How Orly was brought to a standstill

A computer glitch that brought Orly to a standstill in November has been traced back to the airport’s operating system.

The computer failure had affected a system known as DECOR, which is used by air traffic controllers to communicate weather information to pilots.

DECOR, which is used in takeoff and landings, runs on Windows 3.1, an operating system that came onto the market in 1992.

DECOR’s breakdown prevented air traffic controllers from providing pilots with Runway Visual Range, or RVR, information — a value that determines the distance a pilot can see down the runway. As fog descended onto the runway and engineers battled to find the origin of the glitch, flights were grounded as a precaution.

“The tools used by Aéroports de Paris controllers run on four different operating systems, that are all between 10 and 20 years old,” explained Alexandre Fiacre, the secretary general of France’s UNSA-IESSA air traffic controller union. ADP is the company that runs both Orly and Paris’ other airport, Charles de Gaulle, one of the busiest in the world.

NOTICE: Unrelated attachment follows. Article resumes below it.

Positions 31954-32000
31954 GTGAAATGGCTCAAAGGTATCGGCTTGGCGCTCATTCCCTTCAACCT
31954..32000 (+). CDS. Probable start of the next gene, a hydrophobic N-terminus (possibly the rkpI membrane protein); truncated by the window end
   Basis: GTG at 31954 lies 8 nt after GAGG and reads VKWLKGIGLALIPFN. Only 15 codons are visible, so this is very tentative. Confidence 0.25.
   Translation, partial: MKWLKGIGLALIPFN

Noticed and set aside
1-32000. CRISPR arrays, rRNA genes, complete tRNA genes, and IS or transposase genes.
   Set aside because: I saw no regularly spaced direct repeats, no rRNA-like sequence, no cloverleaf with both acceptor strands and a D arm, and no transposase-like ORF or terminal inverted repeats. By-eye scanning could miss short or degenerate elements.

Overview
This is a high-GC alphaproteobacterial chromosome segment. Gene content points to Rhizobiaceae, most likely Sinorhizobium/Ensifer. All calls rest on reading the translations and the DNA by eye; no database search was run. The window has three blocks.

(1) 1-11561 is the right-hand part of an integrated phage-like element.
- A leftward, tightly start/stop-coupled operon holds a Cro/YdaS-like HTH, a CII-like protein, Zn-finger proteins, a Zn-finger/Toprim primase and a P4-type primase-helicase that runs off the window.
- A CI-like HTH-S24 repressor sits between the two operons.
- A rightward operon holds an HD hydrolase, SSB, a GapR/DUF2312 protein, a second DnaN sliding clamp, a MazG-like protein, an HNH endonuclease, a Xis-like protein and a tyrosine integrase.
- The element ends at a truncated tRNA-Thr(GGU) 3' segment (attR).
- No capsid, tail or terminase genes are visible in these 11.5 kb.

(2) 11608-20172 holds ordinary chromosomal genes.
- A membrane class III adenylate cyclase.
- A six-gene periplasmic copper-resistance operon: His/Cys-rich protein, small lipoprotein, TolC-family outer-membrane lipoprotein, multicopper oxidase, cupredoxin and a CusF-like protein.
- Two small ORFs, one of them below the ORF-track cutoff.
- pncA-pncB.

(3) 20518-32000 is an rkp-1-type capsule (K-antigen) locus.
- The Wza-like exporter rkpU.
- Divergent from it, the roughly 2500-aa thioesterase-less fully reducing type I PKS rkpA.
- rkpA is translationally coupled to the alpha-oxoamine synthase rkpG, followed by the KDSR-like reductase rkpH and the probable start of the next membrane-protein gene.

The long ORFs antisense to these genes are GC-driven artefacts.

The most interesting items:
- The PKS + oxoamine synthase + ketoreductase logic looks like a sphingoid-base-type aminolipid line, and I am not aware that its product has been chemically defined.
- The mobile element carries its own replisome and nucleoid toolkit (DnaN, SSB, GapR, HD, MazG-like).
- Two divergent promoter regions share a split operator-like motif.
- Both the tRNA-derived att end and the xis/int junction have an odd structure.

“Some of ADP’s machines run on UNIX but also Windows XP,” said Fiacre, who works as an aviation security systems engineer.

“The issue with a system that old is that people don’t like to do maintenance work,” explained Fiacre. “Furthermore, we are starting to lose the expertise [to deal] with that type of operating system. In Paris, we have only three specialists who can deal with DECOR-related issues,” said Fiacre.

“One of them is retiring next year, and we haven’t found anyone to replace him,” he added.

Fiacre compared the challenges of running the Windows 3.1-supported DECOR to the issues faced by NASA with its Voyager program, which was launched in 1977.

French aviation systems engineers face their own maintenance challenges, compounded by the unavailability of spare parts for these outdated machines. “Sometimes we have to go rummaging on eBay to replace certain parts,” said Fiacre. “In any case, these machines were not designed to keep working for more than 20 years.”

France’s transport minister has promised that “equipment will be upgraded by 2017.” But Fiacre is not so sure about this timeline. “In my opinion, we’ll upgrade in 2019 at the earliest, perhaps even in 2021,” he said.

Fiacre described the breakdown as a “warning,” but noted that the systems failure had in no way “endangered passengers, since [air traffic] controllers took a number of precautionary measures to eliminate all risk.”